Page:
Appellants further assert that the County made available to eligible employees a brochure published by the Social Security Administration entitled, "Social Security: Understanding the Benefits," published in February 2001. The brochure stated:

Part B is an optional program that, in the year 2001, costs $50 per month if you choose to enroll. Most people sign up for this part of Medicare.

Understandably, the brochure published by the federal government made no mention of who was responsible to pay for monthly premiums pursuant to the Union County Retirement Incentive Program, as it just included general Medicare information.

By June 2002, the County received the requisite State approvals for its retirement incentive program. Wlazlo, who would retire effective July 1, 2002, received a letter in June 2002, outlining his particular benefits, including "[r]emoval of existing cap on the retiree health benefit subsidy to provide fully paid health benefits for life." Rodbart and Siegel, who each received a one-year extension enabling them to retire on July 1, 2003, received similar letters in April 2003, which outlined their particular individual benefits, including the identical phrase, "[r]emoval of existing cap on the retiree health benefit subsidy to provide fully paid health benefits for life."

Eventually, each of the appellants came to learn that the County fully intended to fund their existing Horizon health insurance premiums without regard to the former cap on retirees' health insurance premium subsidies. However, when appellants turned age sixty-five, and were mandated to switch their primary health insurance coverage from Horizon to Medicare Part B, the County's position was that this event would result only in the County's continuation of payment for Horizon's now-supplementary insurance, not for the initiation of premium payments for Medicare Part B. Instead, the County expected that its retirees would pick up the tab for the Medicare Part B coverage.*fn9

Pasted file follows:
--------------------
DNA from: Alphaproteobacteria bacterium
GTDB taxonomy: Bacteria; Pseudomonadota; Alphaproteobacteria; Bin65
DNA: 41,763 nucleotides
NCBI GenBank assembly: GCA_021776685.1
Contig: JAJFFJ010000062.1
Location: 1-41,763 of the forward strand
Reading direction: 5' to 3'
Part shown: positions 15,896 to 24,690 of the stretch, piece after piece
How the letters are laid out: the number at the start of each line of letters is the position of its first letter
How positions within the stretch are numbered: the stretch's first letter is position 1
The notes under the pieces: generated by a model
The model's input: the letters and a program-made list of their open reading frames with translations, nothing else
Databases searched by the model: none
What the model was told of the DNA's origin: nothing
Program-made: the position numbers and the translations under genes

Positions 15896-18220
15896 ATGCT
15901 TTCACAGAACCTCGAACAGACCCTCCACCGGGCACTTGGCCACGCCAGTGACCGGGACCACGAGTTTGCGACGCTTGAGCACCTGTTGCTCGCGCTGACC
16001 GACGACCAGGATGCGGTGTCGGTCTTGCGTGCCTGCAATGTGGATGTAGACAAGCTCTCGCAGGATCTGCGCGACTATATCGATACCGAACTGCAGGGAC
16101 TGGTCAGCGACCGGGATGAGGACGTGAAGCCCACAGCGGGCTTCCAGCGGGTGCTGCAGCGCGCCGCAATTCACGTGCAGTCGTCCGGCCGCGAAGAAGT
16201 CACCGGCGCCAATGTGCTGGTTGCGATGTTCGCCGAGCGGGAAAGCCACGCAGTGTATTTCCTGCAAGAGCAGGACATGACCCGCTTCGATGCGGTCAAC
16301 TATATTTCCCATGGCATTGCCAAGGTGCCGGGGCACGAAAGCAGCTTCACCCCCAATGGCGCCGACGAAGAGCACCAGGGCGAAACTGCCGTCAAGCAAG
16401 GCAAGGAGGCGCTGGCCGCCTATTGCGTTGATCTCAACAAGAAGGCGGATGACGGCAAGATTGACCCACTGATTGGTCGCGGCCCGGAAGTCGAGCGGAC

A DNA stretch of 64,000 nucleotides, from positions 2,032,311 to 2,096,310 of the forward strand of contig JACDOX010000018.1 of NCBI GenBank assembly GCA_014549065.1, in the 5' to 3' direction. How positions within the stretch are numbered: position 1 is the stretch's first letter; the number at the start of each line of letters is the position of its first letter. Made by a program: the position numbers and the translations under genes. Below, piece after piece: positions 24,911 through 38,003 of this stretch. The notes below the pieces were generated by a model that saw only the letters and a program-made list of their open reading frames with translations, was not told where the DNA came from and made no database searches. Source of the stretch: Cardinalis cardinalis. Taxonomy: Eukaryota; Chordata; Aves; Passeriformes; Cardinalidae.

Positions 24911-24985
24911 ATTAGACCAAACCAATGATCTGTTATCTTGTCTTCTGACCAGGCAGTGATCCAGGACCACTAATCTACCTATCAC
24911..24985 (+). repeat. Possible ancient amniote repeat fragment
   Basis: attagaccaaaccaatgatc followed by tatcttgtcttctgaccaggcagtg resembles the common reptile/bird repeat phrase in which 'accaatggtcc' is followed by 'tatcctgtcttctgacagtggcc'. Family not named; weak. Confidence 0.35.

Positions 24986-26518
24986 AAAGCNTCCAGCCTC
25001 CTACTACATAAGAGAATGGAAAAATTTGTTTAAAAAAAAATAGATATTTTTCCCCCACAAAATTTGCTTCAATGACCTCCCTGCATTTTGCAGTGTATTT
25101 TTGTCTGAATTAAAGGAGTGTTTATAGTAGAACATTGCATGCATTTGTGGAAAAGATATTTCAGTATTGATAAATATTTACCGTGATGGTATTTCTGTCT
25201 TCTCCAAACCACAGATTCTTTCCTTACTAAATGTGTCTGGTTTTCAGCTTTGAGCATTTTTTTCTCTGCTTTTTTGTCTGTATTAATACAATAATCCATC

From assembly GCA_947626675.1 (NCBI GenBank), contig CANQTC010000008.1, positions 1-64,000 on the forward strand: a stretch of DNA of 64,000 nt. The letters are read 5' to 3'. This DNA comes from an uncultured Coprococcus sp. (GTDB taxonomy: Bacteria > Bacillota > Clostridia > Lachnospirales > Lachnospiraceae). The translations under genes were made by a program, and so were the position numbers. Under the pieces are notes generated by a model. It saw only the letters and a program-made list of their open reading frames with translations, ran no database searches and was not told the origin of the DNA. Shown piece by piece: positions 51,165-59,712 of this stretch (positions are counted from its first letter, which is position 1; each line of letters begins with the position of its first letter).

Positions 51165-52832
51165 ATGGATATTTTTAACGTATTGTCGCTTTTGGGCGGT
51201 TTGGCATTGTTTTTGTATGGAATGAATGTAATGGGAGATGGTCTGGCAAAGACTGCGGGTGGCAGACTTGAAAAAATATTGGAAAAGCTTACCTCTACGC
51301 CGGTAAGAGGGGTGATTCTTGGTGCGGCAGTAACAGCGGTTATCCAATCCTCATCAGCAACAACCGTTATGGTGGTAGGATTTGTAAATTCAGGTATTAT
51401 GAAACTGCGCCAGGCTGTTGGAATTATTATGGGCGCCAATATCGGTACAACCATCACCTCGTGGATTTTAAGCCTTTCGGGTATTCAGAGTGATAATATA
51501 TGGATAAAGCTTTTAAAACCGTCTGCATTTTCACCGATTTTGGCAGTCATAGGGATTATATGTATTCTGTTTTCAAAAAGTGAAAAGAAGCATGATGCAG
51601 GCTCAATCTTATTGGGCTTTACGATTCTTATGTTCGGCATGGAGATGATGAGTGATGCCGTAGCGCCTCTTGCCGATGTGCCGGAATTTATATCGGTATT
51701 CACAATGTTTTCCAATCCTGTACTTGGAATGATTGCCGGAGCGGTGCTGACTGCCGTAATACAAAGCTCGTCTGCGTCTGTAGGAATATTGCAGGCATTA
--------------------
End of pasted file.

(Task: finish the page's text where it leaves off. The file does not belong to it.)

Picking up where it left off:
Believing that the County had anticipatorily breached the contract forged pursuant to the retirement incentive program, plaintiffs filed suit seeking remedies for breach of contract.*fn10

The County and its Manager answered, discovery was exchanged, and cross-motions for summary judgment were filed. In an extensive written opinion, Judge Lisa F. Chrystal rejected all of plaintiffs' claims and granted summary judgment in favor of the County. Three plaintiffs still remained aggrieved, and this appeal ensued.

We fully subscribe to the careful and thorough analysis performed by Judge Chrystal. Although we affirm substantially for the reasons stated by the motion judge, we make the following brief amplification.


Our review of a summary judgment ruling applies the same legal standard as the motion judge. Stoecker v. Echevarria, 408 N.J. Super. 597, 617 (App. Div. 2009). Because both parties filed motions for summary judgment, we consider the facts in a light most favorable to appellants. R. 4:46-2(c); Sahli v. Woodbine Bd. of Educ., 193 N.J. 309, 319 (2008). We consider "'whether the evidence presents a sufficient disagreement to require submission to a jury or whether it is so one-sided that one party must prevail as a matter of law.'" Liberty Surplus Ins. Corp. v. Nowell Amoroso, P.A., 189 N.J. 436, 445-46 (2007) (quoting Brill v. Guardian Life Ins. Co. of Am., 142 N.J. 520, 536 (1995)). Summary judgment must be granted "if the pleadings, depositions, answers to interrogatories and admissions on file, together with the affidavits, if any, show that there is no genuine issue as to any material fact challenged and that the moving party is entitled to a judgment or order as a matter of law." R. 4:46-2(c). If there is no genuine issue of material fact, we then must decide whether the lower court's ruling on the law was correct. Prudential Prop. & Cas. Ins. Co. v. Boylan, 307 N.J. Super. 162, 167 (App. Div.), certif. denied, 154 N.J. 608 (1998).

Notwithstanding appellants' claim that there remains a dispute over material facts that revolves around what the prospective retirees were told during the County's informational sessions, those representations are not material. The stray comments and representations made to prospective retirees cannot vary the plain terms of the writings and the County's submissions to Director of the Division of Local Government Services in the Department of Community Affairs. We thus reject the failsafe notion promoted by appellants: they moved for summary judgment at the same time urging the existence of a genuine dispute of material facts as a basis to resist the County's summary judgment application. This is not a tolerable inconsistency.